Mexico City — News about investment rounds in startups has become a constant in the Mexican business world, and each announcement is perceived as a milestone in the growth and value generation of startups. But, in general, little is known about the initiatives prior to reaching a Series A investment round, by which time startups already have a completed and operating project.
Usually many of the institutional investors in Mexico participate in rounds subsequent to pre-seed or seed capital, since the risk of investing is diluted as entrepreneurs advance from development to implementation of their ideas.
In recent years, the growth of the entry of new investment vehicles in Mexico focused on early-stage startups has slowed, according to data from Mexico’s private equity association AMEXCAP.
This complicates the procurement of capital for entrepreneurs and the expertise needed to get their ideas off the ground, and specifically those who have not proven their capabilities within the startup space.
Despite this risk, there are initiatives such as Nido Ventures, which seeks to accompany the initial stages of investment in Mexico and Latin America.
“The earlier the stage, the more risk there is, but that does not mean it isn’t a stage that should be explored, and we want to change that,” said Emilio Rivero, co-founder of Nido and former regulatory strategist of the cryptocurrency platform Bitso, in an interview with Bloomberg Línea.
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Nido Ventures is made up of a quintet of young people, which in addition to Rivero, includes María Gutiérrez, Renato Picard, Ana Carolina Mexia and Javier de la Madrid.
The team brings together experience in large international technology companies such as Tesla, Apple and LinkedIn. The team has also experienced being entrepreneurs first-hand , founding companies such as the mass transit app Urbvan, or seeking to bring investment to the mass market through platforms such as GBM+.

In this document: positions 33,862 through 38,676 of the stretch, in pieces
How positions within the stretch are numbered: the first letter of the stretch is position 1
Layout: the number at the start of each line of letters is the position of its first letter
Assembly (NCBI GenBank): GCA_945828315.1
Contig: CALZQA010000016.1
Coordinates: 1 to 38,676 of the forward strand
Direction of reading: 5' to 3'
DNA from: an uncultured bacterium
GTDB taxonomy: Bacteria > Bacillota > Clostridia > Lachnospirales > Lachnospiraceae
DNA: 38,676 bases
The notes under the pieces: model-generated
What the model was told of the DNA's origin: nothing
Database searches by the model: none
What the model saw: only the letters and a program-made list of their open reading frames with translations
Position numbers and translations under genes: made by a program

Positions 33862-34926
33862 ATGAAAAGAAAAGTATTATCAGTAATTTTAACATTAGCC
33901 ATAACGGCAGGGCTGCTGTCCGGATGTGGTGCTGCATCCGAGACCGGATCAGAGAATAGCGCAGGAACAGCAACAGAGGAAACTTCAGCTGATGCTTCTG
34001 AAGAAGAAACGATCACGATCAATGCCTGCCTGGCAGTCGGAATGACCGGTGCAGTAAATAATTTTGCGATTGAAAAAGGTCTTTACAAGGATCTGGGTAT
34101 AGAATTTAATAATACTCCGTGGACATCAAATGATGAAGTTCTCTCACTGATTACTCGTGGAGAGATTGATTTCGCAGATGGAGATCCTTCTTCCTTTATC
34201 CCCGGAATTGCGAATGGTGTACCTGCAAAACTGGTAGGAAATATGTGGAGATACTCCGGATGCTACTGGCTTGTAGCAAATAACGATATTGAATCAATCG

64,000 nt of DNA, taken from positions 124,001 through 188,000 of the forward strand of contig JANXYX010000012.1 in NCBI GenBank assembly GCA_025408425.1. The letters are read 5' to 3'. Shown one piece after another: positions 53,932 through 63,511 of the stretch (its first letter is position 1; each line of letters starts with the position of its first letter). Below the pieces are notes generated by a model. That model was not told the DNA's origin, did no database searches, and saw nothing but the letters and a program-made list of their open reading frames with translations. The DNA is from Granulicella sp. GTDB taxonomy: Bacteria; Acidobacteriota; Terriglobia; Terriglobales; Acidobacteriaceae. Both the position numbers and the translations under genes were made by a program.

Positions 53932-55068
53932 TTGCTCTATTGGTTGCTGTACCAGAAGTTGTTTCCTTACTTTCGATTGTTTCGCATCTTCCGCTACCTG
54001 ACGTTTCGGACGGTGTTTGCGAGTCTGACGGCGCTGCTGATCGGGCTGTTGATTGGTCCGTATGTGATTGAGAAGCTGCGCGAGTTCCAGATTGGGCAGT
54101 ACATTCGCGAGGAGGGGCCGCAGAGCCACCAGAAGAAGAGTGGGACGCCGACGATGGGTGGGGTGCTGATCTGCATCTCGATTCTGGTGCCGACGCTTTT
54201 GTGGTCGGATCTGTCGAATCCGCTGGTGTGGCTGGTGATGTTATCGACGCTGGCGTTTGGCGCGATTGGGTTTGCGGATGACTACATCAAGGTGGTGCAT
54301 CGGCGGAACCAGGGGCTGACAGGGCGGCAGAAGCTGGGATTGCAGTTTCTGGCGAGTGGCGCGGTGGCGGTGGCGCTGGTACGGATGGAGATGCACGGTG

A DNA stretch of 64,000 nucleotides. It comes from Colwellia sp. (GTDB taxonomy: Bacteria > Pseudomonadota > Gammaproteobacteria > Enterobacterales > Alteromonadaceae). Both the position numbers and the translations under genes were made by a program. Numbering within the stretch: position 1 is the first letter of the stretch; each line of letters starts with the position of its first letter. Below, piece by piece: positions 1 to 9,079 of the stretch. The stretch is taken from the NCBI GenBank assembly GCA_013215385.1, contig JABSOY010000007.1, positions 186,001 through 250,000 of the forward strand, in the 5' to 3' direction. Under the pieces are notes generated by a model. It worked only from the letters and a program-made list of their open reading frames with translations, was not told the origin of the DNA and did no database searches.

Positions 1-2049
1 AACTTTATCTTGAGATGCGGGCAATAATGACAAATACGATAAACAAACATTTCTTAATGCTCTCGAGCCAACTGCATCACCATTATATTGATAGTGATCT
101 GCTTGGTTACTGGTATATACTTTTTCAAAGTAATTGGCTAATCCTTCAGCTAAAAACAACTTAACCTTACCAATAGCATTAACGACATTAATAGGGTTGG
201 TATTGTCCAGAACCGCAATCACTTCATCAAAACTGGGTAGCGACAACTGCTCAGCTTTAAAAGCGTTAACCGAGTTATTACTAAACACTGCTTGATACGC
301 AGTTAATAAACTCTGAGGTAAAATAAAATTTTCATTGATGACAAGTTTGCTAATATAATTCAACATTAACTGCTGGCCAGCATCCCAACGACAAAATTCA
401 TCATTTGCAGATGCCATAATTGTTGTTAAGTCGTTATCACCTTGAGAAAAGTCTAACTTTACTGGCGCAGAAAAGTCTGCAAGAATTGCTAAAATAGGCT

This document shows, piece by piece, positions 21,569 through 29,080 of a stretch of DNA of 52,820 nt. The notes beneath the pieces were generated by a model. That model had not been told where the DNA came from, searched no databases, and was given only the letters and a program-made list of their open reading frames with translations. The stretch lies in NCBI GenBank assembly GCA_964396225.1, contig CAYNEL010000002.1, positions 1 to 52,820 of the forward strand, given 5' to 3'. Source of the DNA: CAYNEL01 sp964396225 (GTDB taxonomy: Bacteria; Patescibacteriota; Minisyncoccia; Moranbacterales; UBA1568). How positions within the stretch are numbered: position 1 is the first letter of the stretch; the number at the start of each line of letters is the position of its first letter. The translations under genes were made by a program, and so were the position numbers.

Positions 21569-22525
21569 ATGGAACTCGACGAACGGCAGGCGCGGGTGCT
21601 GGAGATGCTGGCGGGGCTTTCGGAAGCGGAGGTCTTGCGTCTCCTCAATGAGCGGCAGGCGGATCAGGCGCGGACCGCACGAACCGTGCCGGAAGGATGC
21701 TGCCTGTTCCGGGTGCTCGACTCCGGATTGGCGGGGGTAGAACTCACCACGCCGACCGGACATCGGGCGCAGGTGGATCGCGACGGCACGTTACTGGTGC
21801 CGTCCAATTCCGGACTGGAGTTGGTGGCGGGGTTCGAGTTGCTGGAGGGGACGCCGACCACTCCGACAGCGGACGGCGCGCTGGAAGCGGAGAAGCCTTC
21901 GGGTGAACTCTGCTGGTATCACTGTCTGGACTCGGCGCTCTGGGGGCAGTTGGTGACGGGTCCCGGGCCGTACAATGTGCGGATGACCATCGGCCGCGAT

According to three of its co-founders, Nido seeks to provide a platform for investors who wish to explore and participate in the entrepreneurial space, and also seeks to collaborate with larger funds that wish to make earlier stage investments.
Nido’s idea is to “take the adversity out of risk” by accompanying investors, and to enable entrepreneurial growth.
“If capital comes in at the grassroots, you start having more companies. You start to have more investment, and that makes it snowball,” Rivero said.
Nido aims to have smaller participants so that individuals can gain exposure to these companies, but the model also considers encouraging the participation of larger funds.
Entrepreneurship is Everything
Nido Ventures is on the lookout for entrepreneurs who may not have the background, which others do, to access capital, and the entrepreneur’s knowledge is one of the foundations for making investment decisions.
“There is a very strong barrier to entry,” said Maria Gutierrez, co-founder and managing partner of Nido Ventures. “Our thesis is economic, but also social, we want more people to dare to launch ventures.”
The company openly seeks to encourage the participation of women and engineers in its teams; both Gutiérrez and Mexia are software engineers.
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In addition to capital, the five founders also provide advice and support for the diverse needs that companies have.
“More heads that can serve as advisors. We all have an entrepreneurial spirit,” said Nido co-founder Ana Carolina Mexia.
One of the main pain points they have identified is, for example, recruitment. “We are there for what the company needs, and every company is different,” said Gutiérrez.
Demystifying the ‘Tech’ Moniker
So far, Nido has three companies in its portfolio.
Cheaf, a platform that seeks to put an end to food waste in stores and restaurants; Palenca, an application programming interface (API) to validate employment data; and Konta, that provides accounting solutions for small and medium-sized businesses.
All three have technology as a common denominator, Mexia said.
Nido’s search is focused on businesses that are being built in a digital way, that are scalable, that require engineering teams, and that seek to solve some of the big problems that exist in the region in a novel way.
“It’s not just about grabbing an operational scheme and putting up a website,” Rivera said.